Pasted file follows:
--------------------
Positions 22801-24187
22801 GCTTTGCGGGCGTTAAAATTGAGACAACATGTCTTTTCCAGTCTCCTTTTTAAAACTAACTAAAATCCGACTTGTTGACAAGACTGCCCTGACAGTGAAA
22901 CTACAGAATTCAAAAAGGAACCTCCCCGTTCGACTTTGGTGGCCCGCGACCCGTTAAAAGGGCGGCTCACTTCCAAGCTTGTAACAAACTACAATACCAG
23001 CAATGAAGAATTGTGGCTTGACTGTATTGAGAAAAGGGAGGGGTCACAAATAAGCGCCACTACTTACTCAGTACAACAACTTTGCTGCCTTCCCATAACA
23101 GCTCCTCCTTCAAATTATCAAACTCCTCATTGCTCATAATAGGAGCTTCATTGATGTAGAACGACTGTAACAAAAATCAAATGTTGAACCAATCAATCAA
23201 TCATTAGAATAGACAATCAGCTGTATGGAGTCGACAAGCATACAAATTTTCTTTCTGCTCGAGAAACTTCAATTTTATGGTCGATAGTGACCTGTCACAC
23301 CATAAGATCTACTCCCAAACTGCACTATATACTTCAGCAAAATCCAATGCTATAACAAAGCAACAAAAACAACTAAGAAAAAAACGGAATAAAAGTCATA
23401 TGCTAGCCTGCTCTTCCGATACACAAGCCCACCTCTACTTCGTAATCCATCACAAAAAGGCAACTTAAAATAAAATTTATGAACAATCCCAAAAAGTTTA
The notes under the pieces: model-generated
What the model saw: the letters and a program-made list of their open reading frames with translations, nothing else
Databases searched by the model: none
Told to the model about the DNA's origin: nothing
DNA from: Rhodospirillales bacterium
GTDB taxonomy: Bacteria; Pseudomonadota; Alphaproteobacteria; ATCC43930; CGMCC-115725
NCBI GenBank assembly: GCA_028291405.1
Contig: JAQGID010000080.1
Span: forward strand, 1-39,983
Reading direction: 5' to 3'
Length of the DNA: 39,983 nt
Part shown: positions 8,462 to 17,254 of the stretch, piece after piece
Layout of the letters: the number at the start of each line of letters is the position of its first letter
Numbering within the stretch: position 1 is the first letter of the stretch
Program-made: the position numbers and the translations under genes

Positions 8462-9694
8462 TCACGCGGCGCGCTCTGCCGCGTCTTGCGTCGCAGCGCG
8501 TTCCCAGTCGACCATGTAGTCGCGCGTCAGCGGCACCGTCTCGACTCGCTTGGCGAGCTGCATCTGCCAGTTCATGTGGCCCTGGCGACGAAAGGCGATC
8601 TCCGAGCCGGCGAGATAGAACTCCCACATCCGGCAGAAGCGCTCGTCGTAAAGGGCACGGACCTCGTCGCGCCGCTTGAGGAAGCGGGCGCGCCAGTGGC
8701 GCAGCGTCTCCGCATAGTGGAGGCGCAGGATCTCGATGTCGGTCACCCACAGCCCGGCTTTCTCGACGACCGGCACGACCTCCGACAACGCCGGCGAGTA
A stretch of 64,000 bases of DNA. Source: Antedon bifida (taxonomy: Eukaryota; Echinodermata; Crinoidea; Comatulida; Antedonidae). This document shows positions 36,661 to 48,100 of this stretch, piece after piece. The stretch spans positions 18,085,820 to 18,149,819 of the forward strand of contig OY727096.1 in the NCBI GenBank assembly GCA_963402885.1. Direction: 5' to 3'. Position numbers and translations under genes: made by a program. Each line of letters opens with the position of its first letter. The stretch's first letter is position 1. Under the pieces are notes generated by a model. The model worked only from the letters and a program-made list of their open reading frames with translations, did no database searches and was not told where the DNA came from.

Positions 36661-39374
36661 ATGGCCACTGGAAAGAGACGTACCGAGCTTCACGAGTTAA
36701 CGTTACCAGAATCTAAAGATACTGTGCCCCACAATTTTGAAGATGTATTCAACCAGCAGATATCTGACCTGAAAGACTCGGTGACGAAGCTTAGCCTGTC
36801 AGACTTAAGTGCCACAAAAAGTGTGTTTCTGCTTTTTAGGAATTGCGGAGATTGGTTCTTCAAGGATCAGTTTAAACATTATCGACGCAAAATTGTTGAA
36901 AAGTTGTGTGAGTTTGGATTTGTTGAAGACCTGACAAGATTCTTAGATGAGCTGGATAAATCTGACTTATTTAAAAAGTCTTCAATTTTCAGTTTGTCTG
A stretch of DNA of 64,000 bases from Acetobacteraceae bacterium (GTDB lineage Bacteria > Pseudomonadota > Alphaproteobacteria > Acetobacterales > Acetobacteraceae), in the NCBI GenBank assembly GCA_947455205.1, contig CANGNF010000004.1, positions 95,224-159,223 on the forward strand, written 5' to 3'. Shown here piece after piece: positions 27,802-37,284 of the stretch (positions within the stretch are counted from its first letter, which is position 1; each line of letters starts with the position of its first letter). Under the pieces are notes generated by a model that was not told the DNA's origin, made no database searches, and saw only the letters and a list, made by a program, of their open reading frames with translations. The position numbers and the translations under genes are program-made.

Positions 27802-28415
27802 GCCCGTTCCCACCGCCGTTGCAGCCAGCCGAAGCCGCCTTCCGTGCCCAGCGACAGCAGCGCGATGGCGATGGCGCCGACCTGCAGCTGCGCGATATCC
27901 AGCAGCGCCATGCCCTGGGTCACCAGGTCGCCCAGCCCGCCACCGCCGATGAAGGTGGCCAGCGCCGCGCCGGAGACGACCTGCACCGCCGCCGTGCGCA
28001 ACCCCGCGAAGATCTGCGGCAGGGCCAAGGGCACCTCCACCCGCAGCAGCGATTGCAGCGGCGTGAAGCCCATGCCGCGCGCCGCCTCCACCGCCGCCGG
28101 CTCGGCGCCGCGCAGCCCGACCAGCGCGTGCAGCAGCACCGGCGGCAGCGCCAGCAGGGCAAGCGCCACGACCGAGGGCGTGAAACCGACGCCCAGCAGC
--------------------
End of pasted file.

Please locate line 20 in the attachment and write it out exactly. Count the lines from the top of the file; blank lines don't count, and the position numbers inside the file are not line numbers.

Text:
Part shown: positions 8,462 to 17,254 of the stretch, piece after piece